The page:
NYC Students Now Have Option to Change Their Name, Gender, Without Legal Documentation

Starting with the upcoming school year, students attending New York City public schools are no longer required to show any legal documents in order to change their name and/or gender on their permanent school records, according to a press release from the NYC Department of Education. Chancellor Richard Carranza made this announcement on June 28 in an effort to provide the “most comprehensive and affirming” guidelines to support transgender and “gender expansive” students. While the new rule still requires students to obtain permission from their parent or guardian before they make any changes, Carranza said that this regulation aims to, ”ensure that students’ identities are affirmed, respected, and supported in schools.”

These rules are intended to protect students of New York City from the “increasing attack by the federal government,” according to New York Mayor Bill de Blasio’s wife Chirlane McCray.

“New York City is proud to be leading on policies that allow New Yorkers across the gender spectrum to be themselves in every single area of their lives, especially our schools.” McCray said.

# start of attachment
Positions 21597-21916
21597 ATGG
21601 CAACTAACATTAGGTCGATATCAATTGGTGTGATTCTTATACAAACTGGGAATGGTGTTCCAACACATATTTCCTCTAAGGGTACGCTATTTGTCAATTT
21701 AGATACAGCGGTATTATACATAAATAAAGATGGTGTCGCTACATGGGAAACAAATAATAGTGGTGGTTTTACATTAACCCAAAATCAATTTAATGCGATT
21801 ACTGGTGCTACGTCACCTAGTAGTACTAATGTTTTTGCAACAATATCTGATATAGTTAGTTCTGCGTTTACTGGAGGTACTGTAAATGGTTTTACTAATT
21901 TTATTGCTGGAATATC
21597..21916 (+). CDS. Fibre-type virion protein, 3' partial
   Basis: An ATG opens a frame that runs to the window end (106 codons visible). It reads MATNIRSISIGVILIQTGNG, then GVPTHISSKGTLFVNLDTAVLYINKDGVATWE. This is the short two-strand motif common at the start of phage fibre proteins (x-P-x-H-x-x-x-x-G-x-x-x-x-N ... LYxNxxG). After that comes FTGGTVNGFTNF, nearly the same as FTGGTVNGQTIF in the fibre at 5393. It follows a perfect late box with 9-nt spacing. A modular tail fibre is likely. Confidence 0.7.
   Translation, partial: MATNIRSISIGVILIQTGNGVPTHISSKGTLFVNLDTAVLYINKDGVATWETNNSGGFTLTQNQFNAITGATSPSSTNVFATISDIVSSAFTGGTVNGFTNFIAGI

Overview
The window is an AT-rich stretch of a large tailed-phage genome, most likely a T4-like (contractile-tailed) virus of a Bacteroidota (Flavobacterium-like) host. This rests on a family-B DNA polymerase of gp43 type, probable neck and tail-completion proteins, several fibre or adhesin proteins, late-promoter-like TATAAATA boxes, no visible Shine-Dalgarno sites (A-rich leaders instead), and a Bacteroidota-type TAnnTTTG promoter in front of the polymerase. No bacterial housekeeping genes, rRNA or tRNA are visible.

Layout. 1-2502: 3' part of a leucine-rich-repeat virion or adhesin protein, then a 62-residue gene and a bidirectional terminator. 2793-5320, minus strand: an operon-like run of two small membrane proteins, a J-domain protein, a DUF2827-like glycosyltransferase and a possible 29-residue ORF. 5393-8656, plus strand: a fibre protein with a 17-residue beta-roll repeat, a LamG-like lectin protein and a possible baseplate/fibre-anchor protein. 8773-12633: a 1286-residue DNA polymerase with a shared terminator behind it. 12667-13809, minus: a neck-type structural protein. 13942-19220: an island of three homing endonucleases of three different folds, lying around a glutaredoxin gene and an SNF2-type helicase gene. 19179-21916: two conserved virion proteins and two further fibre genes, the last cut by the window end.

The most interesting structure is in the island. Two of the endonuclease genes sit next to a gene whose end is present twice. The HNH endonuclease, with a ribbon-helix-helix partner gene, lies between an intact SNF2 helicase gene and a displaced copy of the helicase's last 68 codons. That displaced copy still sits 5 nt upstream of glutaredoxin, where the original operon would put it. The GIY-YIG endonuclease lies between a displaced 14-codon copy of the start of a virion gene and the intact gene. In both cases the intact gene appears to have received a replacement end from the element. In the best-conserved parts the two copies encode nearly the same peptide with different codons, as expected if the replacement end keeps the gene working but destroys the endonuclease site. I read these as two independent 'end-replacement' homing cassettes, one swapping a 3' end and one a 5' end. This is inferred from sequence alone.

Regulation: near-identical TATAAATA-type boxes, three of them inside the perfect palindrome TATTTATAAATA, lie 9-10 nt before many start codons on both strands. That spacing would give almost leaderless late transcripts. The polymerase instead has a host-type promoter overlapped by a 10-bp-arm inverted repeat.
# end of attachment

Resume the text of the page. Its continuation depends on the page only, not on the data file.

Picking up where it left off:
“Students need to be accepted and supported regardless of gender identity,” said City Council Speaker Corey Johnson. “This policy does that. I thank Chancellor Carranza for his support of the LGBTQIA+ community.”

“Schools are safe havens for students to develop their passions and discover their true identities, and these new guidelines celebrate and affirm all students,” Carranza said. “This Pride Month, I’m thrilled to send a clear message to our students—we celebrate you, we respect you, and we support you.”

Beginning with the 2019-20 school year, students will be able to change their gender marker and or name with a parent/guardian’s permission by submitting a signed Name and Gender Change Request Form to their school’s accounting secretary or principal’s designee. These name/gender changes will be included on permanent records such as report cards, diplomas, and ATS enrollment data.

The press statement also released a set of guidelines on how to support transgender and gender expansive students.

“Schools must be proactive in creating a culture and practices that respect and value all students and foster understanding of gender identity and expression within the school community,” The guidelines state. “Creating such an inclusive culture will greatly affect what research shows: that transgender and gender expansive students are at higher risk for being marginalized, victimized, or bullied. An inclusive environment will mitigate the bias, misunderstanding, and/or a lack of knowledge about transgender and gender expansive student’s experiences.”